Commercial Real Estate: How to implement tech in CRE – Three lessons learned


Earlier this year, Situs gathered leaders in commercial real estate finance to discuss the latest technology trends in the industry. Here are the top three takeaways from the panel discussion.

1. Start With Business Objectives
Before any organization implements new tools or technologies, it must first determine what it is trying to accomplish.

Amid a discussion of the latest technologies that are available, Nicole Bozich, co-head of Situs’ Advisory Services, said, “A single technology is not the answer. It really is about integrating the right technologies in service of the outcomes you are trying to achieve.”

Panel member Stark Hayden, Senior Vice President, Technology Division, Regions Bank, put it another way.

“Organizations should define their problem statement first and then determine which tools and technologies can be used to help solve it,” Hayden said. “Focusing first on understanding the problem and the current state will help organizations successfully align technology investments with business objectives.”

2. Build a Great Foundation
Panelists agreed that setting a strong foundation is a critical first step prior to implementing technology. It sets an organization up for success and ensures that investments are put to their best use. “While some organizations already have a great process in place, many do not,” Bozich said. “The opportunity is to use a technology initiative as a spark to rally teams to re-evaluate and reimagine organizational processes to set itself up for success.”

“Every organization is looking for ways to work more efficiently, and technology can provide that pathway,” said panelist Susan BrownExecutive Vice President, Wholesale Operational Excellence Division, SunTrust Banks, Inc. But what’s more important is what she called “intelligent automation.” “If you try to implement automation on top of a bad foundation, then all you’re doing is automating (and investing in) an inefficiency,” Brown said.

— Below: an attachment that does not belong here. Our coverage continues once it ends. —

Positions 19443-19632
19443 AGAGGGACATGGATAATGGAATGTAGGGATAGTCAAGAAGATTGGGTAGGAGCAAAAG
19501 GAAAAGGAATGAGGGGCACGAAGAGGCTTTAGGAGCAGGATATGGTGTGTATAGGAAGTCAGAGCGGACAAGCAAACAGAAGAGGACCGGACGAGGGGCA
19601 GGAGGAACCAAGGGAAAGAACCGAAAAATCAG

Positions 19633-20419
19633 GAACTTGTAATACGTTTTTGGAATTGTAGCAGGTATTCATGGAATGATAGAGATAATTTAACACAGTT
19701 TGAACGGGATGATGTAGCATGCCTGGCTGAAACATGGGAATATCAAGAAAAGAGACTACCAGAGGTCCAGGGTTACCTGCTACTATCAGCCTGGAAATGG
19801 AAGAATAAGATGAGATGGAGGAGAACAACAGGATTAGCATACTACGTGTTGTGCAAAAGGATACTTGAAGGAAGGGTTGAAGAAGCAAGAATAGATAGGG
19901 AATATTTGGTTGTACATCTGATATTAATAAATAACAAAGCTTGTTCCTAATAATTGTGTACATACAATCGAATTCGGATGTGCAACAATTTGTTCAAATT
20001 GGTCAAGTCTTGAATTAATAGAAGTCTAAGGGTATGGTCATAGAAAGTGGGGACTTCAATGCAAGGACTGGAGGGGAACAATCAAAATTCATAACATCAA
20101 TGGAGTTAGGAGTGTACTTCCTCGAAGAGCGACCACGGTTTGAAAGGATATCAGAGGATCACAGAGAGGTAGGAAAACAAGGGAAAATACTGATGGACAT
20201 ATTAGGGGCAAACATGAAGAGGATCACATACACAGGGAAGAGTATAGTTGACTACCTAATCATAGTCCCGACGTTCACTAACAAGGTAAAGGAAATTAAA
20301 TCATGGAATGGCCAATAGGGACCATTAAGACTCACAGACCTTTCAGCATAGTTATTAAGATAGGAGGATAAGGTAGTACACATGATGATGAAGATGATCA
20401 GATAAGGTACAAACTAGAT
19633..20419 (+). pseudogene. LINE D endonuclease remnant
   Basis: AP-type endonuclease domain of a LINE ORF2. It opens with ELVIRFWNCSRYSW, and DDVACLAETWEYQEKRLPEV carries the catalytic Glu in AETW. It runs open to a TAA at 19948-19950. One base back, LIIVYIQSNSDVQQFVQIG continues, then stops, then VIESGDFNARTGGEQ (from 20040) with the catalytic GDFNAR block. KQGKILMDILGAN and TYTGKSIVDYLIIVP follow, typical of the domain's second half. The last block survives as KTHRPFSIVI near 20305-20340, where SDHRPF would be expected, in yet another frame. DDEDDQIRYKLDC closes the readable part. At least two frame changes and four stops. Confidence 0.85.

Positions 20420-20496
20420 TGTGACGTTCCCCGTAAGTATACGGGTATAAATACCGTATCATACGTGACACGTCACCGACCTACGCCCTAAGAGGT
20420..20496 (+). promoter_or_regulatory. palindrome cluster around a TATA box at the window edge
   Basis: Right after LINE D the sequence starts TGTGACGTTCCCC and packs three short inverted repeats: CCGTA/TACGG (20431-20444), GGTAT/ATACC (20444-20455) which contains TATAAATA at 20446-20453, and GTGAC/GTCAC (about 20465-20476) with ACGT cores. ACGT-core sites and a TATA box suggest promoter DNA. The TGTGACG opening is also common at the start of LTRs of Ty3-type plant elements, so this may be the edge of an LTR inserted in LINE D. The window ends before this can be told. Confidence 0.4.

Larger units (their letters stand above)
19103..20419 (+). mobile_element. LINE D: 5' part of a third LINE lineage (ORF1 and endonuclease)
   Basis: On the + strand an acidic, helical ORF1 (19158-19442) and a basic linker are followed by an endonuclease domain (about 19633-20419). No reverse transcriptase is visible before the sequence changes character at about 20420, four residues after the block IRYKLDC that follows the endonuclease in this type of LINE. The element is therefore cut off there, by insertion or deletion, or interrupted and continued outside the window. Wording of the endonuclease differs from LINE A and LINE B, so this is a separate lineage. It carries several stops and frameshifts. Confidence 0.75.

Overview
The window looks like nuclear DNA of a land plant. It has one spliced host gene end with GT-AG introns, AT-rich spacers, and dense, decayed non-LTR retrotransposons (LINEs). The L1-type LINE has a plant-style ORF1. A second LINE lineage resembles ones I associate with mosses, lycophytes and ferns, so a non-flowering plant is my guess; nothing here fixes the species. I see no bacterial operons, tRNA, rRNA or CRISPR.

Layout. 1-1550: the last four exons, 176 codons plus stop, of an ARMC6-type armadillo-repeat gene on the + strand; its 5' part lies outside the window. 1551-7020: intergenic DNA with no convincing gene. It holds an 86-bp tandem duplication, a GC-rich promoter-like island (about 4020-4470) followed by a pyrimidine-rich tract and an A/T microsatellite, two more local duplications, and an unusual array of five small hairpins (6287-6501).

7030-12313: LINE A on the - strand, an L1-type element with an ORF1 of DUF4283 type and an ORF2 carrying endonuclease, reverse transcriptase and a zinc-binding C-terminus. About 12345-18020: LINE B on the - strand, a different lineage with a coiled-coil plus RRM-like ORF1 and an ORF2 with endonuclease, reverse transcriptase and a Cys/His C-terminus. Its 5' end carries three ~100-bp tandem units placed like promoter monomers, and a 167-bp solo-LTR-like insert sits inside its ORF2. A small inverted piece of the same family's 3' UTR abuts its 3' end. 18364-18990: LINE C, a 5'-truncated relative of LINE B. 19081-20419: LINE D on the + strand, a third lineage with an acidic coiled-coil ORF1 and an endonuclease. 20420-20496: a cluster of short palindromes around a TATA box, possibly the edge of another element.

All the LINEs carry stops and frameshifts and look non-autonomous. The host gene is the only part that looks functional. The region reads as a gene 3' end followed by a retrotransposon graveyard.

3. Communicate, Communicate, Communicate
Identifying and implementing technology is key, but all panel participants agreed that if you fail to gain employee buy-in, everything else is moot.  Panelist Patrick JansonChief Operating Officer, ProDeal, noted that change isn’t a one-time thing – it’s a journey.

“Nobody likes change,” Janson said. “No matter what it is, it creates a lot of internal anxiety – Are the robots coming to take my job, why do I have to do this? – and it’s important to have upper-level management clearly communicate how this aligns with your business goals and how it will add value to clients and employees alike.”

”If the changes are communicated properly, they can boost morale throughout an organization,” said Jeff MillerSenior Vice President, Head of Wholesale Process Engineering and Intelligent Automation, Wells Fargo.

“Engaging just a few process owners and demonstrating the capabilities, creating energy and excitement, and establishing champions … and all of sudden you have new ideas and everybody wants to be a part of it,” Miller said.

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